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Methane emissions measurement standards needed as penalties loom

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A universal approach to measuring methane emissions on LNG-powered ships would support emissions reduction and cost savings for shipowners, according to a new report.

Methane Abatement in Maritime Innovation Initiative (MAMII), an industry group led by Lloyd’s Register’s technology adoption company Safetytech Accelerator, has released its first findings report after two years of operation.

Developing and applying universal and consistent methane emission measurement guidelines was chief among its recommendations to help increase adoption of methane abatement technologies in shipping and ultimately reducing methane emissions from the sector. 

Measurement guidelines would help the industry assess and compare abatement technologies, as well as give more accurate insights into the potential operational costs associated with methane emissions under future regulations and the savings abatement would bring under those same regulations. 

The reduction of methane emissions is a focus for slowing climate change as methane has a warming potential 28 times higher than CO2 over a 100-year period, and 84 times greater than CO2 on a 20-year timescale. Methane is the second largest contributor to GHG emissions after CO2.

Most methane emissions from shipping are due to methane slip in LNG-powered engines, where uncombusted methane is expelled in the ship’s exhaust, and from crankcase breathers which vent gas and vapours which have blown past the pistons. Technologies exist to reduce these and other forms of methane emissions from LNG-powered ships; LNG is almost entirely methane.

The report noted there is currently little motivation for shipowners and operators to address methane emissions, as greenhouse gas (GHG) regulations mostly deal with CO2 emissions. However, the EU Monitoring, Reporting, and Verification (MRV) regulation introduced measurement of methane emissions from this year, and a 2026 review of the IMO’s Carbon Intensity Indicator CII is expected to bring methane emissions within scope. Methane may also be added to the IMO's Energy Efficiency Existing Ship Index (EEXI) and Energy Efficiency Design Index (EEDI).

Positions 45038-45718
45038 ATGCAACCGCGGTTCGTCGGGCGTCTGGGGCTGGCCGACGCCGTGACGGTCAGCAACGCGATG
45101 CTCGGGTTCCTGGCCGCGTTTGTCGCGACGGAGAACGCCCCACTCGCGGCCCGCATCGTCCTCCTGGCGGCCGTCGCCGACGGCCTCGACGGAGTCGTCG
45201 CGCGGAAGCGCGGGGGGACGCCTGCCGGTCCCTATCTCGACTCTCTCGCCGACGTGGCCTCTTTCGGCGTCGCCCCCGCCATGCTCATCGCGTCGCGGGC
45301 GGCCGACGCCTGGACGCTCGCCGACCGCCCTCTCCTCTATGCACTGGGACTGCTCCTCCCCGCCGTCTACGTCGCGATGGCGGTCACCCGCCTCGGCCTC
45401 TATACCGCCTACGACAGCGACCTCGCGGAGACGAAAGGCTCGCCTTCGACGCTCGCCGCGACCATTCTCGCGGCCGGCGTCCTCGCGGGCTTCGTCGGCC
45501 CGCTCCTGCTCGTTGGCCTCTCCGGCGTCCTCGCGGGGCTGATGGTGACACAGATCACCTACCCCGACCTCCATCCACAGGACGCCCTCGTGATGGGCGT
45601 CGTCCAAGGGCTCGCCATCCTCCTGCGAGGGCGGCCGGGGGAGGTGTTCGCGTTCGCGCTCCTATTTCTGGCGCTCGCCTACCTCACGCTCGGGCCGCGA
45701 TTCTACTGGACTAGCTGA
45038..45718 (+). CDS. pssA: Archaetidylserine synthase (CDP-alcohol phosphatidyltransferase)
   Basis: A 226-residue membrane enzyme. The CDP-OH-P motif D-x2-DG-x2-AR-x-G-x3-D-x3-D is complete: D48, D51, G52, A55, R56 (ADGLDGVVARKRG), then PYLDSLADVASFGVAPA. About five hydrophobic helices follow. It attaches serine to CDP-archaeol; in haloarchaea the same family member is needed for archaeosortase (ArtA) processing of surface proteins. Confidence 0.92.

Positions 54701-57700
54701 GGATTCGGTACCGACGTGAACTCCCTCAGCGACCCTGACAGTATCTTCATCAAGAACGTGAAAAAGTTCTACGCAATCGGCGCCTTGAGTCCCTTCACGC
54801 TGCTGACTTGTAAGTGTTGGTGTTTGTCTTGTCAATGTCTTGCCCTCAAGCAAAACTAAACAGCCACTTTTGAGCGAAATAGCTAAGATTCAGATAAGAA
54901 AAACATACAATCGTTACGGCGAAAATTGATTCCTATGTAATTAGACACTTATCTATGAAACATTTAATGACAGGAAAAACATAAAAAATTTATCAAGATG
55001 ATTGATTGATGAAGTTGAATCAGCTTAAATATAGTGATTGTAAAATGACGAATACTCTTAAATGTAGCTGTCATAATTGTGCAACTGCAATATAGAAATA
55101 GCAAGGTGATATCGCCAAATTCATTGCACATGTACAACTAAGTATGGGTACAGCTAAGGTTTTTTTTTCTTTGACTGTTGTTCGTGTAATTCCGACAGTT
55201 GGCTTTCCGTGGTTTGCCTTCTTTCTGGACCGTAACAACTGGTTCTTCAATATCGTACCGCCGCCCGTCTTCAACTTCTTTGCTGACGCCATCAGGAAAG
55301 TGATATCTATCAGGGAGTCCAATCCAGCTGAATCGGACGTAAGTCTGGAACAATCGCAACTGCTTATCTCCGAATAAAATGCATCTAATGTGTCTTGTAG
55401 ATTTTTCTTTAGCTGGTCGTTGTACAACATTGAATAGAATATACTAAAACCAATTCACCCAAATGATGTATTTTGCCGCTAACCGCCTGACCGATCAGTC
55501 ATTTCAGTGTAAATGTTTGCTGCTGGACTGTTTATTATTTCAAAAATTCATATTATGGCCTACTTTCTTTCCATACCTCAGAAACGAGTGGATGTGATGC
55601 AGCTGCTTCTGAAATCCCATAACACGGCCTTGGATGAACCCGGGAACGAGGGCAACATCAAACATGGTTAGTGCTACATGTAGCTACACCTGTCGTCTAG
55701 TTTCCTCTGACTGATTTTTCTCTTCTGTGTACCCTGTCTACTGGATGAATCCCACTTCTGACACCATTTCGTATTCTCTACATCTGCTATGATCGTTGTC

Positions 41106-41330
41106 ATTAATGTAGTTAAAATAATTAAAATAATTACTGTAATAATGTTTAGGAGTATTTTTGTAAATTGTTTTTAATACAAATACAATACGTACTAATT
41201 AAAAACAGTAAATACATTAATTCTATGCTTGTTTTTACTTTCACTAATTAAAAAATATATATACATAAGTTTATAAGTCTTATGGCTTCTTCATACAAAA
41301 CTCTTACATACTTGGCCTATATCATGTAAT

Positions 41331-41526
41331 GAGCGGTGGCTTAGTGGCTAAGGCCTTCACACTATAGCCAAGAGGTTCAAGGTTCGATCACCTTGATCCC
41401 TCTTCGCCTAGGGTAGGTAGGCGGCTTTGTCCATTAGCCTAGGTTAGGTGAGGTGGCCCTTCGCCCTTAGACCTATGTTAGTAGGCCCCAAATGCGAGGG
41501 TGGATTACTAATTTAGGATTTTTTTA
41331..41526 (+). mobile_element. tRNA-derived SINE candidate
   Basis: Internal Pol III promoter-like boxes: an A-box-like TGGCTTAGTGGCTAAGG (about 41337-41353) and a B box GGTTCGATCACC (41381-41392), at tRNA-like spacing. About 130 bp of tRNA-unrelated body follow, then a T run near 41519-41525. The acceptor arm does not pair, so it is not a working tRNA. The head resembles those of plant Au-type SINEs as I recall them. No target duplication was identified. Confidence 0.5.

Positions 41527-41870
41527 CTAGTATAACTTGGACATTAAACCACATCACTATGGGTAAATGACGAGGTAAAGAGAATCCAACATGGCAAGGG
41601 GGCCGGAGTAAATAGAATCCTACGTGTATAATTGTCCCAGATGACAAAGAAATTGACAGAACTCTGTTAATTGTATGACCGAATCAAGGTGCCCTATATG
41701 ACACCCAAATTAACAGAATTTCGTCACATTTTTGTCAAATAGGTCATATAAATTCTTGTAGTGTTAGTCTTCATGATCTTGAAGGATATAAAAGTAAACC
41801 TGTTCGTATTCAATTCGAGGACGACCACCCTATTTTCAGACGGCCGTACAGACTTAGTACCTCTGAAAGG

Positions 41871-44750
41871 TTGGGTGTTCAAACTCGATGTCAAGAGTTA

“As methane emissions become regulated and monetised, credible detection and  quantification become a key objective for the industry,” said the report.

The group’s research found multiple technologies on the market to address shipping’s methane abatement needs, technologies which require testing in real world onboard scenarios for verification and any adaptation to marine use. Accepted measurement guidelines are an important first step, however.

“It is essential to develop and apply consistent universal measurement guidelines to mitigate the risk of discrepancies between methods and obtain a clear understanding of the solutions,” said the report.

Advice and action points for shipowners were included throughout the report, including operating engines at optimal loads where possible as methane slip can increase dramatically outside of the optimal range. Shipowners can also explore using shaft generators and batteries to supply electricity to ship systems instead of auxiliary engines, which sometimes emit more methane than main engines, the report added.

Panos Mitrou, Chairman of MAMII, stated: “From better engine combustion, to the abatement or catalysis of harmful gases and the blending of hydrogen with traditional fuels, the range and potential of these technologies have exceeded our expectations. It’s clear that with informed and early decision-making, we have the tools to abate methane.

“Yet, without a universally accepted certification method or regulatory framework providing business-critical incentives, the progress and adoption of these technologies will face significant delays.”

Further advice to shipowners and shipping companies includes choosing an LNG supplier/producer with abatement technologies and certification in their well-to-tank value chains, and identifying the right abatement technologies for specific types of engine. 

“Due to their considerable abatement potential, it is recommended to implement catalytic abatement technologies in low-pressure four-stroke vessels. Installing abatement technology on auxiliary engines for ships with both high-pressure two-stroke and low-pressure four-stroke engines will tackle the primary source of methane emissions,” the report said.

The full report Methane Abatement in Maritime Innovation Initiative is available online.

MAMII members include: Capital Gas, Carnival Corporation & Plc, Celsius Tankers, Chevron, CMA CGM, CoolCo, JPMorgan, Knutsen Group, Lloyd’s Register, Maran Gas Maritime, Mediterranean Shipping Company, Mitsui O.S.K. Lines, MISC, NYK Line, Seapeak, Seaspan Corporation, Shell, TMS Cardiff Gas, Total Energies, UK P&I Club, and United Overseas Management.